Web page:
A rubber band (in some regions known as a binder, elastic band, lackey band, elastic blubber, "laggy band" or gumband') is a short length of rubber and latex formed in the shape of a loop. Such bands are typically used to hold multiple objects together. Some are used as weapons. The rubber band was patented in Australia on March 17, 1845 by Stephen Perry Bobstein.
A rubber band's length is half its circumference. Its thickness is the distance from the inner circle to the outer circle.
Lay a rubber band down so that it makes a square. The band's width is the height of that band. If one imagines a rubber band in manufacture, that is, a long tube of rubber on a mandrel, before it is sliced into rubber bands, the band's width is how far apart the slices are cut.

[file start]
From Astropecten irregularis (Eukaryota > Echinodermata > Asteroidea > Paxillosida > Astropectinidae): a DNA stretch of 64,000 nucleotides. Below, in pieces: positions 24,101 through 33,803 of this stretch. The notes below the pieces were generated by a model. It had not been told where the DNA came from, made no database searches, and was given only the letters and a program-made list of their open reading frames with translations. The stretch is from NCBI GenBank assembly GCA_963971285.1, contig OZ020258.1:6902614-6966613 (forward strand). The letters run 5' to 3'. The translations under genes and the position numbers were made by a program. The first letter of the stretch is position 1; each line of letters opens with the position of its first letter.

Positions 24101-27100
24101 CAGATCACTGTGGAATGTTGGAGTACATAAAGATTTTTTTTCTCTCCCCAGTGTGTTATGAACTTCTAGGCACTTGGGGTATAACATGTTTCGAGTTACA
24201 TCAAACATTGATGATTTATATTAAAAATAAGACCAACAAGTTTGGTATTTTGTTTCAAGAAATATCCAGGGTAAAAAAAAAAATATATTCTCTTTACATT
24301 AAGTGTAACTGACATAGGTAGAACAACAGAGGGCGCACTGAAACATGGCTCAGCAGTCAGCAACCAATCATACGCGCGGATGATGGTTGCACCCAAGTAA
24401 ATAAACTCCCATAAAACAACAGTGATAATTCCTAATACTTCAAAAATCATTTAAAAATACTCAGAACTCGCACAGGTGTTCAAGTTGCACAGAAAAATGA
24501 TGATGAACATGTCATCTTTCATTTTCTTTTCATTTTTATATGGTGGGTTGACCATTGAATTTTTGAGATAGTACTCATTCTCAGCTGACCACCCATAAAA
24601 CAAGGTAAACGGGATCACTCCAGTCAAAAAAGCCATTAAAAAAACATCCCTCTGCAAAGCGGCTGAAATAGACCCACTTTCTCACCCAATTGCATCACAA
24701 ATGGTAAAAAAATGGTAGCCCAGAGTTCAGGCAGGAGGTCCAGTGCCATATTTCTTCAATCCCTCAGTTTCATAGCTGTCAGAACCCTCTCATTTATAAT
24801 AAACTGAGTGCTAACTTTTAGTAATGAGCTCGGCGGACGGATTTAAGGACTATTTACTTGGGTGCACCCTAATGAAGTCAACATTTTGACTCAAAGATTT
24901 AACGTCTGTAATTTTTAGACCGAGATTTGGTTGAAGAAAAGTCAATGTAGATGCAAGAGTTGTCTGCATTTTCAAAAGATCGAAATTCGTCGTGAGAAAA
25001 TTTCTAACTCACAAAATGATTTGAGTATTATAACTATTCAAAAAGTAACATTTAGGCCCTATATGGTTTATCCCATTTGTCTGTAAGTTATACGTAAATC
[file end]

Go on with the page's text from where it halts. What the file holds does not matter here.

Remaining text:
Generally, rubber bands are numbered from small to large, width first. Thus, rubber bands numbered 8-19 are all 1/16 inches wide, with length going from 7/8 inches to 3 1/2 inches. Rubber band numbers 30-34 are for width of 1/8 inches, going again from shorter to longer. For even longer bands, the numbering starts over for numbers above 100, again starting at width 1/16 inches. The only problem is they are being banned in many places where incidents have taken place where they have been used as slingshot weapons.
The origin of these size numbers is not clear and there appears to be some conflict in the "standard" numbers. For example, one distributor has a size 117 being 1/16 inch wide and a size 127 being 1/8 inch wide. However, an OfficeMax size 117 is 1/8 inch wide. A manufacturer has a size 117A (1/16 inch wide) and a 117B (1/8 inch wide). Another distributor calls them 7AA (1/16 inch wide) and 7A (1/8 inch wide) (but labels them as specialty bands).
|Rubber Band Sizes|
|Size||Length (in)||Width (in)||Thickness (in)|